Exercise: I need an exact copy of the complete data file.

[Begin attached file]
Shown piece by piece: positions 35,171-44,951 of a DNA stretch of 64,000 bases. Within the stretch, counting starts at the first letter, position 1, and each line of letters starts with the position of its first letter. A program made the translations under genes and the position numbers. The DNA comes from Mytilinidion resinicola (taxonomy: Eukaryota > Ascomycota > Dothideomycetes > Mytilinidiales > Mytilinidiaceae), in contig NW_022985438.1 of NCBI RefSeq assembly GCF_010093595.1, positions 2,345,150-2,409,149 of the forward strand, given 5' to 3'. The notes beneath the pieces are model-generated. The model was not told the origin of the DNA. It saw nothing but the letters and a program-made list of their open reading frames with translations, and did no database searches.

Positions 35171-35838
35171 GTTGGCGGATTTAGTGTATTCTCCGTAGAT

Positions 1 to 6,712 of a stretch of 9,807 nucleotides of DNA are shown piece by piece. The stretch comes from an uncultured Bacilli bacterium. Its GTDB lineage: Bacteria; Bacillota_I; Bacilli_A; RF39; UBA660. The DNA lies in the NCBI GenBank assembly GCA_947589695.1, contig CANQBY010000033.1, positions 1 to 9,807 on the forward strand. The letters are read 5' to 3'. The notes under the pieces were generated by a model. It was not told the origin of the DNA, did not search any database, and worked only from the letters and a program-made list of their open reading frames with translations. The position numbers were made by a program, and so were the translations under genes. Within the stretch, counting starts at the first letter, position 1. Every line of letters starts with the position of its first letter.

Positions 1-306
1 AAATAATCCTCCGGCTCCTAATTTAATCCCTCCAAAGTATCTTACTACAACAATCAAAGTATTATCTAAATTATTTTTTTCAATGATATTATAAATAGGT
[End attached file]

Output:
Shown piece by piece: positions 35,171-44,951 of a DNA stretch of 64,000 bases. Within the stretch, counting starts at the first letter, position 1, and each line of letters starts with the position of its first letter. A program made the translations under genes and the position numbers. The DNA comes from Mytilinidion resinicola (taxonomy: Eukaryota > Ascomycota > Dothideomycetes > Mytilinidiales > Mytilinidiaceae), in contig NW_022985438.1 of NCBI RefSeq assembly GCF_010093595.1, positions 2,345,150-2,409,149 of the forward strand, given 5' to 3'. The notes beneath the pieces are model-generated. The model was not told the origin of the DNA. It saw nothing but the letters and a program-made list of their open reading frames with translations, and did no database searches.

Positions 35171-35838
35171 GTTGGCGGATTTAGTGTATTCTCCGTAGAT

Positions 1 to 6,712 of a stretch of 9,807 nucleotides of DNA are shown piece by piece. The stretch comes from an uncultured Bacilli bacterium. Its GTDB lineage: Bacteria; Bacillota_I; Bacilli_A; RF39; UBA660. The DNA lies in the NCBI GenBank assembly GCA_947589695.1, contig CANQBY010000033.1, positions 1 to 9,807 on the forward strand. The letters are read 5' to 3'. The notes under the pieces were generated by a model. It was not told the origin of the DNA, did not search any database, and worked only from the letters and a program-made list of their open reading frames with translations. The position numbers were made by a program, and so were the translations under genes. Within the stretch, counting starts at the first letter, position 1. Every line of letters starts with the position of its first letter.

Positions 1-306
1 AAATAATCCTCCGGCTCCTAATTTAATCCCTCCAAAGTATCTTACTACAACAATCAAAGTATTATCTAAATTATTTTTTTCAATGATATTATAAATAGGT